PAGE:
What Do You Expect to See?

I grew up in the desert southwest of the United States. Wildlife to me was roadrunners, quail, and other non-specific birds; snakes; and an occasional scorpion. Those were the things I was used to seeing when I looked out of the window at home, went horseback riding, or drove down the road.

Years later, I was vacationing in Barbados. I was on the back porch of the villa we were staying in, and I heard some rustling in the trees next to me. I looked up, but I didn’t see anything. The rustling continued. I looked up again, and a monkey came into focus on the outermost branches. Once I saw him, I noticed a mother carrying a baby on the wall right below the tree, and two young monkeys running around the base of a tree in the yard. I was amazed that it took me so long to see the entire family of monkeys right in front of me.

What happened? Well, I did not live in a place where monkeys existed in the wild. I only knew monkeys in the zoo, behind cages or in beautifully created enclosures. Monkeys were not part of my innate perception of “animals in the wild.” Because of that, it took me a while before I could perceive the family that was right before me.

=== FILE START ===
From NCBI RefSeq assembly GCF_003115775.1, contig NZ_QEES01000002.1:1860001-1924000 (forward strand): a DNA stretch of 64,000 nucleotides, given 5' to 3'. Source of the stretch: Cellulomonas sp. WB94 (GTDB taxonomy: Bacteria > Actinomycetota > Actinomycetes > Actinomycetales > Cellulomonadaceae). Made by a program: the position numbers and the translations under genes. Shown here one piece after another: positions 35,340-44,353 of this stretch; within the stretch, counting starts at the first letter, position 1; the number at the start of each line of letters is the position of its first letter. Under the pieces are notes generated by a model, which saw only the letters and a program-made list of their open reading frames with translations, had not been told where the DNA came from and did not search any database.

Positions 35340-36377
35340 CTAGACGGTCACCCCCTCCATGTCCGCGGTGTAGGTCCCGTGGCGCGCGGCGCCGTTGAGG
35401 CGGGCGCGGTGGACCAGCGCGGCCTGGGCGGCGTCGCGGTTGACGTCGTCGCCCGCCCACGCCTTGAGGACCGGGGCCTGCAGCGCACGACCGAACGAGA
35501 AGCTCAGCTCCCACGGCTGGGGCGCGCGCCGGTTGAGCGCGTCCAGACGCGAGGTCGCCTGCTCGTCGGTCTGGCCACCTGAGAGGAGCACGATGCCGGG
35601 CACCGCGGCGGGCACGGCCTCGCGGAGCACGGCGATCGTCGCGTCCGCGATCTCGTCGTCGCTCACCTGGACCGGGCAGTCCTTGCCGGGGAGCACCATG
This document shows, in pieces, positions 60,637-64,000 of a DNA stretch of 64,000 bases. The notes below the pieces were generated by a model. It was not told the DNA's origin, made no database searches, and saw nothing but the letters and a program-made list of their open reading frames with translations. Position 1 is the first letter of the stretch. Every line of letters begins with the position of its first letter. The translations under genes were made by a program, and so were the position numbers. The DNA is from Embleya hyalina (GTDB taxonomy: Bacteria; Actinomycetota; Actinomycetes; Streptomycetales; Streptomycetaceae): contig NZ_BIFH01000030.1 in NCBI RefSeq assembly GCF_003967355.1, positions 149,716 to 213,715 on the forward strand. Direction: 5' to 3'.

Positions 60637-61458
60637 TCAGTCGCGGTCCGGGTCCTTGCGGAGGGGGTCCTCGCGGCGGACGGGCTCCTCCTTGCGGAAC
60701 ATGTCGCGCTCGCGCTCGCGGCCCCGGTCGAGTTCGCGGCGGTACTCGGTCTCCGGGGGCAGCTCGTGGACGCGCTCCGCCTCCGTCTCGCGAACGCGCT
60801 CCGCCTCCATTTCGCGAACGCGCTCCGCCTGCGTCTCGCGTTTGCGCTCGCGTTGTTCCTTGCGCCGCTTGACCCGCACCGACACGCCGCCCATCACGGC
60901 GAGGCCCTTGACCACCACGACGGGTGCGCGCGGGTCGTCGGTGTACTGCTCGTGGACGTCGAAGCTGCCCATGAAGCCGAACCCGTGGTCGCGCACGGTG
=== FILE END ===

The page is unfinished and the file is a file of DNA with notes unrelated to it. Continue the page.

What does all of this have to do with Compassionate Diversity®?

  • Our culture influences our perception, and when our perception is influenced, so is our worldview.

  • The things we see are the things we “expect” to see. When something enters our line of sight that we don’t expect, we might not see it at all. If we do see it, we might need a minute to focus on it before we actually see it.

  • When we have challenges with other people, we see what our culture has taught us to see, and we believe everyone else sees it just the same way. The thing is, not everyone does.

So, when you bump up against a challenge, look again. Ask, “How did you see that?” or “Help me understand what you’re seeing.”

We don’t need to agree with each other, but we at least need to acknowledge that not everyone sees things the same way we do. When we can alter our perception and start to see things from each other’s perspectives, we can start having productive conversations about how to best resolve our differences.

When were you able to see something from a different perspective? Join me on social media to let me know!


© 2017, Susan McCuistion

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